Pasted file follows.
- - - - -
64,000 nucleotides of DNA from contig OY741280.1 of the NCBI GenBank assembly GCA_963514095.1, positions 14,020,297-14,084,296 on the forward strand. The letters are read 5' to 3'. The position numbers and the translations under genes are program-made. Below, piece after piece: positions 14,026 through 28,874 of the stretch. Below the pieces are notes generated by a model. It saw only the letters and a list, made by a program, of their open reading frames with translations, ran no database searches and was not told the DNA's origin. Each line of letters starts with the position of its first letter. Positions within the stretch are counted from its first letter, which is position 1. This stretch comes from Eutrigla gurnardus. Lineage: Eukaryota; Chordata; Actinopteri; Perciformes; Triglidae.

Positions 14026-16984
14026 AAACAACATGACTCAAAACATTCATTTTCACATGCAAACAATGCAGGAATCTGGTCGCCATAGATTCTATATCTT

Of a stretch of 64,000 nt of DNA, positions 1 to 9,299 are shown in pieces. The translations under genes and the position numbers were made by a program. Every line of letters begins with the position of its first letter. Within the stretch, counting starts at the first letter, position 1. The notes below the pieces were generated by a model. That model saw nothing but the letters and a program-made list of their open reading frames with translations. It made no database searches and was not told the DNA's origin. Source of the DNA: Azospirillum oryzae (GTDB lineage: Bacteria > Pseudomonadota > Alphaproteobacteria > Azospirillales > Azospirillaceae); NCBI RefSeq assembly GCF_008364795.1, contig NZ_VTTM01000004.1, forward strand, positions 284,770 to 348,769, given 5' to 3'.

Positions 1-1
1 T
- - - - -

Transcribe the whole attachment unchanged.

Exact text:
64,000 nucleotides of DNA from contig OY741280.1 of the NCBI GenBank assembly GCA_963514095.1, positions 14,020,297-14,084,296 on the forward strand. The letters are read 5' to 3'. The position numbers and the translations under genes are program-made. Below, piece after piece: positions 14,026 through 28,874 of the stretch. Below the pieces are notes generated by a model. It saw only the letters and a list, made by a program, of their open reading frames with translations, ran no database searches and was not told the DNA's origin. Each line of letters starts with the position of its first letter. Positions within the stretch are counted from its first letter, which is position 1. This stretch comes from Eutrigla gurnardus. Lineage: Eukaryota; Chordata; Actinopteri; Perciformes; Triglidae.

Positions 14026-16984
14026 AAACAACATGACTCAAAACATTCATTTTCACATGCAAACAATGCAGGAATCTGGTCGCCATAGATTCTATATCTT

Of a stretch of 64,000 nt of DNA, positions 1 to 9,299 are shown in pieces. The translations under genes and the position numbers were made by a program. Every line of letters begins with the position of its first letter. Within the stretch, counting starts at the first letter, position 1. The notes below the pieces were generated by a model. That model saw nothing but the letters and a program-made list of their open reading frames with translations. It made no database searches and was not told the DNA's origin. Source of the DNA: Azospirillum oryzae (GTDB lineage: Bacteria > Pseudomonadota > Alphaproteobacteria > Azospirillales > Azospirillaceae); NCBI RefSeq assembly GCF_008364795.1, contig NZ_VTTM01000004.1, forward strand, positions 284,770 to 348,769, given 5' to 3'.

Positions 1-1
1 T